No matter what your lot in life, there’s surely a deck of cards out there for you. This holds true even for us pirate-enthusiasts. And this is nothing new – Disney has long been making decks of cards based on Pirates of the Caribbean (both the movies and the ride), and there’s even a non-Disney deck floating around most novelty stores that features images from famous pirate woodcuts. The problem is, the Disney decks suck. And the other deck I mentioned – it’s decent, but nothing stellar. I want a pirate deck worth owning, and finally one has arrived.
Pegleg Pete’s Deck of Royal Rogues is a proper deck of cards – four suits, two jokers… the whole shabang. It was designed from the ground up, rather than from a normal deck with pirate images superimposed here and there – the suits are all the familiar clubs, spades, and whatnot – but rendered anew with a piratey flair. The face cards are all mirror imaged from top to bottom, just like a traditional deck, but instead of the line-drawn kings and queen, it’s skallywaggs and cutthroats ranging in emotion from amused to bloodthirsty. Continue reading
Front Porch Classics has a reputation for tabletop games that are a) expensive as all hell and b) worth every penny. They bring an old world craftsmanship to their games that makes them virtual works of art, and playing them therefore seems to feel just a bit more authentic and worthwhile than it does when breaking out the more bourgeois Parker Bros variety. But alas, sometimes economy must outweigh art, and it’s in this vein that Front Porch Classics has introduced its Discovery Edition games. The quality of these sets remains high, but the metal and wood has largely been replaced with the more ordinary (and affordable) plastic and cardboard.
Dread Pirate: Buccaneer’s Revenge is the Discovery Edition’s direct answer to Old Century Dread Pirate (truly one of the most glorious pirate games on the market.) The play area and pieces are virtually identical in shape, if not material, with the only significant difference being the cards. In the Old Century version, the goal was to plunder towns and each other, and to end the game with the most booty – fairly straightforward. But Buccaneer’s Revenge has modified gameplay, sending players forth on a number of missions dictated by drawn cards. The ultimate goal is still to gather booty, and players can still bombard each other in combat, but the additional missions serve to add a bit more variety along the way. And what’s more, upon completing missions, players earn booty and skills that they can use in the future. Continue reading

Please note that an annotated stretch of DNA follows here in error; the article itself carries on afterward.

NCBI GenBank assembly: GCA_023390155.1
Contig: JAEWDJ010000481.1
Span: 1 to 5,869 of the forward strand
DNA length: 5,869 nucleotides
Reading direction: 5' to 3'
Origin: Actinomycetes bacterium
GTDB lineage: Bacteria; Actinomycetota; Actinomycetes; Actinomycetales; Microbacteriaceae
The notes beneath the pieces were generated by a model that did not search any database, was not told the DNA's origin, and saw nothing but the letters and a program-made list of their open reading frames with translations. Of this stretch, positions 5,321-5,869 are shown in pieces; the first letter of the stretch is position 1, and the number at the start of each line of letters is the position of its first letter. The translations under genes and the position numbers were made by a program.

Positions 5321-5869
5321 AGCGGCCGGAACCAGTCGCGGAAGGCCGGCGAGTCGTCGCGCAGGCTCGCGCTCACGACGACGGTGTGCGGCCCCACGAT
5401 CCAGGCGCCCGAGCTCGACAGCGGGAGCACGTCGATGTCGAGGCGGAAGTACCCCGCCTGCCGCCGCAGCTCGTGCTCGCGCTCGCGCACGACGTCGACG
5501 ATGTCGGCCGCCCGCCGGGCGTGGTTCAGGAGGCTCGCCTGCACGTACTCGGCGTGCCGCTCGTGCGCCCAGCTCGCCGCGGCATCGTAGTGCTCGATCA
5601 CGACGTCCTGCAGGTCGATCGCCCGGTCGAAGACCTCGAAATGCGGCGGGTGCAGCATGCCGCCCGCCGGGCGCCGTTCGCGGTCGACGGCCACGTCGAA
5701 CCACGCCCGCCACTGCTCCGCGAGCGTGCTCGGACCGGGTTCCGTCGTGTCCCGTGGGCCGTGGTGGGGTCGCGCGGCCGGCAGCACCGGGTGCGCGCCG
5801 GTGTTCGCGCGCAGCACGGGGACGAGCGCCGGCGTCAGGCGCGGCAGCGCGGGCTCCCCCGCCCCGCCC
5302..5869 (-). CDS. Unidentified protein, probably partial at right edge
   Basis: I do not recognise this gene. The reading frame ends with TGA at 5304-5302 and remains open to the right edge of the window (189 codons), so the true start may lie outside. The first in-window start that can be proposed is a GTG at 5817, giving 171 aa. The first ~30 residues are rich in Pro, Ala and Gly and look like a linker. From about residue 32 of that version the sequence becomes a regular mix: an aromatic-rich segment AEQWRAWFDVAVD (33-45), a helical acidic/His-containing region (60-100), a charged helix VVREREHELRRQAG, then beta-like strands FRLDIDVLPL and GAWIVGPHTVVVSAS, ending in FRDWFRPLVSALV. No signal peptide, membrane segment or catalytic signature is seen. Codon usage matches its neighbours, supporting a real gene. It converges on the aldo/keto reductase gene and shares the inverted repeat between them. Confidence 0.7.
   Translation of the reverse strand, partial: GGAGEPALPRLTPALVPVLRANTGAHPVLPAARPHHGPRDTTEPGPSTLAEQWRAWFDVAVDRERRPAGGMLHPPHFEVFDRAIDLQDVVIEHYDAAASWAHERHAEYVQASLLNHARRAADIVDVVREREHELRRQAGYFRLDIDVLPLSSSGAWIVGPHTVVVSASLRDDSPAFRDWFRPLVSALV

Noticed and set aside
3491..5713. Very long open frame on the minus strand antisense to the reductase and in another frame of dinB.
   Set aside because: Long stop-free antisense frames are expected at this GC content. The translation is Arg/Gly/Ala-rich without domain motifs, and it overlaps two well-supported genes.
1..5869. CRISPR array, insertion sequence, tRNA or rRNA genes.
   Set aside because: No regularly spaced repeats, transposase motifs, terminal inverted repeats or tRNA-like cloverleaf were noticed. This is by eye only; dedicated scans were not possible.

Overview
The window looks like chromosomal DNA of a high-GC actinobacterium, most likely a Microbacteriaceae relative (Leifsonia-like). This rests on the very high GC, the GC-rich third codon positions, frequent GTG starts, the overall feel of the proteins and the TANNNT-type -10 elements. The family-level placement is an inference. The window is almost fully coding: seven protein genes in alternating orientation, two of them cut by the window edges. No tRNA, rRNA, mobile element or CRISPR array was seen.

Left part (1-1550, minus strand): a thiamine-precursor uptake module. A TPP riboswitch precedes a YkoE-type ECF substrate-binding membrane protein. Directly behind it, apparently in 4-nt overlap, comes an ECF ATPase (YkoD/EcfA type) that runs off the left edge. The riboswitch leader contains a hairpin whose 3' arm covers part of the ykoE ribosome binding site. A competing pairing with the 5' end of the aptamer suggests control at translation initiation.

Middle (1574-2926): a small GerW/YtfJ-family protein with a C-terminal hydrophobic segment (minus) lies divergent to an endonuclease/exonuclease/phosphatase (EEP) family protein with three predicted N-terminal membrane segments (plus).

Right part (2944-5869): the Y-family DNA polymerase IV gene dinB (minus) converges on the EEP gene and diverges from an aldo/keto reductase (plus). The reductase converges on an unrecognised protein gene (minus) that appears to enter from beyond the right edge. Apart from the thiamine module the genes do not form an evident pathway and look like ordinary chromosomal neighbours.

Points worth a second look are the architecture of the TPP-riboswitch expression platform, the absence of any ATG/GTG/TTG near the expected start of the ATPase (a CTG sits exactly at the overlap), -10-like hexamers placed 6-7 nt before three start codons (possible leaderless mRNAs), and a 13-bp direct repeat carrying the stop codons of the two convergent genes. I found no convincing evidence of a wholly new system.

I hate to be so blunt, especially with a game that I had hoped to love:
Age of Pirates: Caribbean Tales is an uncut diamond buried deep within a bottomless dung heap. It could have been great, it should have been great, but for whatever reason it was sent to market incomplete in most every respect, and is therefore not worth your hard-earned doubloons.
I’m an enormous fan of the original Seadogs. For all it’s quirks and bugs, it was still wonderfully fun, and easily set the standard for 3rd person pirate adventure games. Pirates of the Caribbean (Seadogs 2 before jumping on board with Disney) was also flawed – the last minute Disney changes seemed half-baked and disrupted the original intentions of the developers. But just the same, it was quite the improvement over Seadogs, and with the various mods created by fans it soon evolved into an ever-growing pirate world of near infinite options. Continue reading
As anyone that’s played Front Porch Classic’s Dread Pirate knows, this is a company capable of making some gorgeous, heirloom quality games. But where Dread Pirate was full of gold and silver doubloons, lovely multi-colored jewels, and gorgeous metal ships, Shut-the-Box is surprisingly plain – a box with 9 numbered tiles mounted in it, and two wooden dice. It might cause one to say, “it’s very nice looking, but is it fun? And more importantly, what in the world does it have to do with pirates?”
Answering the second question first, while other board games are based on recreating the pirate fantasy, Shut-the-Box recreates the reality – this, in fact, is the very game many a pirate and sailor actually played during those long voyages. Whether drunk on the decks, or drunk in a tavern, some version of Shut-the-Box was likely close at hand.
So on to the second question – is it fun? Continue reading
I never played Port Royale 1, so I can’t compare. But popular opinion has it that the first was actually the better of the two.
Port Royale 2 is primarily a game of economy – managing your businesses, expanding your influence, and instructing your captains on trade routes. You can also do a fair share of privateering on behalf of the governors, possibly even winning one of their daughters’ hand in marriage. Sound familiar? It should – a little bit Sid Meiers’ Pirates! and a little bit Tropico 2, the game doesn’t really live up to the standards of either. The graphics are decent, but I felt substandard. This I can easily forgive.
What I can’t easily forgive is the overall atmosphere of the game – in short, it has none. Many games have some sense of emersion – even if you’re looking down on a pixilated pirate ship from third person view while punching a keyboard, somehow the combination of music, imagery, strategy, and overall feel gives you the impression you actually ARE commanding a mighty sea battle. Not so with Port Royale 2. I found initial sea battles to be very tricky, but after some practice it became tedious and mechanical – send in ship, beat enemy down with chain shot, send in second ship with grapes, board. Wash, rinse, repeat. Continue reading